Summary of Entertainment Industry Economics

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Entertainment Industry Economics book summary
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  • Innovative


Author and entertainment industry analyst Harold L. Vogel sheds valuable light on the growing importance of fun in the American economy. His book shows surprising versatility, sometimes reading like an economics textbook, and other times providing an engaging and easily readable overview of the entertainment business. Vogel provides exhaustive sources and an authoritative perspective, linking the entertainment industry’s technology-driven increase in productivity to the public’s increased expenditures on music, movies, sports, games, theme parks and other forms of entertainment. The relatively modest attention he pays to the performing arts reflects their unfortunate status as a poor stepchild. getAbstract finds this book’s breadth and depth impressive, and strongly recommends it to analysts, scholars and students who seek a clear picture of the economic role of entertainment.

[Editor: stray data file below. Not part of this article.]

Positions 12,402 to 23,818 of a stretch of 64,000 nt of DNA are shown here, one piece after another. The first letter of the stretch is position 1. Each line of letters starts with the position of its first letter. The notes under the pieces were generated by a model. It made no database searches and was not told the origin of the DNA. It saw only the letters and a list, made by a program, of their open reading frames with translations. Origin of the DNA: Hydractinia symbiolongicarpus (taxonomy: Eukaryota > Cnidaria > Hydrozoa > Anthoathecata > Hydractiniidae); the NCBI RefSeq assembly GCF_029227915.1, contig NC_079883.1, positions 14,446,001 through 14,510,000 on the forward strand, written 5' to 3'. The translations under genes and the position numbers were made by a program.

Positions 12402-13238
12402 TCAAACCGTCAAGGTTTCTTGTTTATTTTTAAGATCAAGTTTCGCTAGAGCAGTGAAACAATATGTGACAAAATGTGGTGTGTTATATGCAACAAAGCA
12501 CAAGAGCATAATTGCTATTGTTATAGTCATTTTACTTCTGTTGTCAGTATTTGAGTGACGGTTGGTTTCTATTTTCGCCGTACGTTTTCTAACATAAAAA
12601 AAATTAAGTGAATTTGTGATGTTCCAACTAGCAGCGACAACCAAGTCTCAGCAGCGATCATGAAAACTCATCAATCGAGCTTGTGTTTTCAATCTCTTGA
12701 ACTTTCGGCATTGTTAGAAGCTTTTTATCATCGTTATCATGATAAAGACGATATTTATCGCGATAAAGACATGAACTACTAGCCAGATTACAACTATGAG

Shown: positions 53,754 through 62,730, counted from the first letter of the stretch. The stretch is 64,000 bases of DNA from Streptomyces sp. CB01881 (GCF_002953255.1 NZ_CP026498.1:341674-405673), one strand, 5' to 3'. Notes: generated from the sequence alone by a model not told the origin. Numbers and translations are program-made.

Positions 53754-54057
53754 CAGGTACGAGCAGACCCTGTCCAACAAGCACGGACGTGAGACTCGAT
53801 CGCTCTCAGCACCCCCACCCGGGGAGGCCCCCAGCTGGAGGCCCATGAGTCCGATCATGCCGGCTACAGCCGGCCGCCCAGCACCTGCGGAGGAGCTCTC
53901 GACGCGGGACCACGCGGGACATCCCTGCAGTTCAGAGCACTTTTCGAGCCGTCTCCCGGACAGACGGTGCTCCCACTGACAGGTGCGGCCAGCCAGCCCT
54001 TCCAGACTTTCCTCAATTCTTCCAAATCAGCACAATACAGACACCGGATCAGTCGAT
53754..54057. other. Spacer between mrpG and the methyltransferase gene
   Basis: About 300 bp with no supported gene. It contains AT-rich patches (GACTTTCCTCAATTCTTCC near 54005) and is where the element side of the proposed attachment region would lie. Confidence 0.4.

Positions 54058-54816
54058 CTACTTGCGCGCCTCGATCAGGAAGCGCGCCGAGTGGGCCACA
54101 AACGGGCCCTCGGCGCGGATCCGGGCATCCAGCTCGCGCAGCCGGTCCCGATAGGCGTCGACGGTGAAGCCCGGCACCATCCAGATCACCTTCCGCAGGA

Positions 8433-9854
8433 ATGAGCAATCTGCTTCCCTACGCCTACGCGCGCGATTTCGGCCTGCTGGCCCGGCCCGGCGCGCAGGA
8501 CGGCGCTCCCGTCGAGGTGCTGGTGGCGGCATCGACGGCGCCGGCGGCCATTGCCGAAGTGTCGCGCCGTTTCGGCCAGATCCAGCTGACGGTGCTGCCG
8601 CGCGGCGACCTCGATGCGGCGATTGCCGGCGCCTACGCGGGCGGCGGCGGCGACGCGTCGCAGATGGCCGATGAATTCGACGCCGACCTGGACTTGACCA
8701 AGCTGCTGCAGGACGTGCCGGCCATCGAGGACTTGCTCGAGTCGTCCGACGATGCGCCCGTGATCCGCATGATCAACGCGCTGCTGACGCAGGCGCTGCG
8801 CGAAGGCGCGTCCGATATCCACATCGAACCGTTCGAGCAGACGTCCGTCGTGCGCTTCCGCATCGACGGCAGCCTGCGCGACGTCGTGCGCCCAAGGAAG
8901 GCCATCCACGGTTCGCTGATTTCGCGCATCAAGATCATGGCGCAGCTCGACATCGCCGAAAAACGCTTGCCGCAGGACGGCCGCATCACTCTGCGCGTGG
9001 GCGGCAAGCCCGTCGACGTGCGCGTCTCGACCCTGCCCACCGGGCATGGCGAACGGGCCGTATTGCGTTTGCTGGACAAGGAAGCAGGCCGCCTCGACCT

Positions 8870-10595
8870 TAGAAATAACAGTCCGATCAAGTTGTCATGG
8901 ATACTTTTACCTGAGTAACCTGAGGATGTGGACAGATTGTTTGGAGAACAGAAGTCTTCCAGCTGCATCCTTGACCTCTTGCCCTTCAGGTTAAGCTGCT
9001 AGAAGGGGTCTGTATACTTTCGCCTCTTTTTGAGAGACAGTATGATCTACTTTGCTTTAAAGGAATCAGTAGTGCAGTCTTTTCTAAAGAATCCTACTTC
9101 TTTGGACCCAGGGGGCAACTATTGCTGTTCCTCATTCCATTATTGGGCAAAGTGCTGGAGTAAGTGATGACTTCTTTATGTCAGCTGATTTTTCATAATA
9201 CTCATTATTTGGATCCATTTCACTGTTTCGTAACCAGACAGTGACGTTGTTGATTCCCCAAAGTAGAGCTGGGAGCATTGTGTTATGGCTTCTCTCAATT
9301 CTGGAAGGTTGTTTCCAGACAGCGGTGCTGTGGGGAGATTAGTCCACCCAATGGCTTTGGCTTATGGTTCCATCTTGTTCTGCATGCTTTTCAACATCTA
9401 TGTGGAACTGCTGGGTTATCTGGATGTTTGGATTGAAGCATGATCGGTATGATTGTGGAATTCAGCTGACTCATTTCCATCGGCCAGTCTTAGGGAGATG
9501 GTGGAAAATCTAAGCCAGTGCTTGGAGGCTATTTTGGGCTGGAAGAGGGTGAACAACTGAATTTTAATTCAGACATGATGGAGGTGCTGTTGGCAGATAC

About the Author

Harold L. Vogel was senior entertainment industry analyst at Merrill Lynch & Co. for 17 years and served on the New York State Governor’s Motion Picture and Television Advisory Board. He is adjunct professor of media economics at Columbia University’s Graduate School of Business. He currently heads an independent investment firm in New York City, and is author of Travel Industry Economics: A Guide for Financial Analysis.



That’s Entertainment!

The English “leisure” stems from the Latin “licere,” meaning to be permitted or to be free. Well, leisure time may be free, but entertainment is a costly business, a $250 billion industry in the US alone. This successful mix of work and play includes several diverse industries, from films to music to casino gambling.

The economics of entertainment are influenced by how much free time and disposable income the public has available. Thus, a strong economy equals healthy entertainment industry revenues. To analyze the economics of various entertainment industries first note whether, in capitalist terms, they are:

  • Monopolies – Cable TV, newspapers and professional sports teams are essentially monopolies. For example, towns with competing newspapers are now rare.
  • Oligopolies – A few major companies dominate their individual sectors, including movies, recorded music, network TV, casinos and theme parks.
  • Competitive monopolies – In “monopolistic competitive” industries, such as book publishing, radio, the performing arts, and toy and game manufacturing, sellers of somewhat...

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